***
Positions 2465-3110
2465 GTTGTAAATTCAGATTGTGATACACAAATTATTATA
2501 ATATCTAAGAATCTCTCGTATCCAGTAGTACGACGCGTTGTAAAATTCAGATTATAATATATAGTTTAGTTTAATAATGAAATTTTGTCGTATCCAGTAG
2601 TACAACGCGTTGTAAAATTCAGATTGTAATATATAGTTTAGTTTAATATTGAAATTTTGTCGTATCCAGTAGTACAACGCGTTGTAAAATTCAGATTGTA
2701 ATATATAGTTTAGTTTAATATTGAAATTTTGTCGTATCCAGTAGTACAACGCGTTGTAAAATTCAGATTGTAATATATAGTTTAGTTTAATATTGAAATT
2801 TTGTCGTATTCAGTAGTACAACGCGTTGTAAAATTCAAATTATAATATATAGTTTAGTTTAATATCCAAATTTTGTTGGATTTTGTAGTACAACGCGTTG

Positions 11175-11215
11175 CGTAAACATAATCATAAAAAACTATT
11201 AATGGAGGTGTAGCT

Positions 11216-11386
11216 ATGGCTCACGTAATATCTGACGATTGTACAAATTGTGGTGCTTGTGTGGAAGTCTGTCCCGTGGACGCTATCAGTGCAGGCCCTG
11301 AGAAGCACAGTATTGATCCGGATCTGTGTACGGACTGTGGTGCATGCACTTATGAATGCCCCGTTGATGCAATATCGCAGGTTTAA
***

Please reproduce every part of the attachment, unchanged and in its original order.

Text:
Positions 2465-3110
2465 GTTGTAAATTCAGATTGTGATACACAAATTATTATA
2501 ATATCTAAGAATCTCTCGTATCCAGTAGTACGACGCGTTGTAAAATTCAGATTATAATATATAGTTTAGTTTAATAATGAAATTTTGTCGTATCCAGTAG
2601 TACAACGCGTTGTAAAATTCAGATTGTAATATATAGTTTAGTTTAATATTGAAATTTTGTCGTATCCAGTAGTACAACGCGTTGTAAAATTCAGATTGTA
2701 ATATATAGTTTAGTTTAATATTGAAATTTTGTCGTATCCAGTAGTACAACGCGTTGTAAAATTCAGATTGTAATATATAGTTTAGTTTAATATTGAAATT
2801 TTGTCGTATTCAGTAGTACAACGCGTTGTAAAATTCAAATTATAATATATAGTTTAGTTTAATATCCAAATTTTGTTGGATTTTGTAGTACAACGCGTTG

Positions 11175-11215
11175 CGTAAACATAATCATAAAAAACTATT
11201 AATGGAGGTGTAGCT

Positions 11216-11386
11216 ATGGCTCACGTAATATCTGACGATTGTACAAATTGTGGTGCTTGTGTGGAAGTCTGTCCCGTGGACGCTATCAGTGCAGGCCCTG
11301 AGAAGCACAGTATTGATCCGGATCTGTGTACGGACTGTGGTGCATGCACTTATGAATGCCCCGTTGATGCAATATCGCAGGTTTAA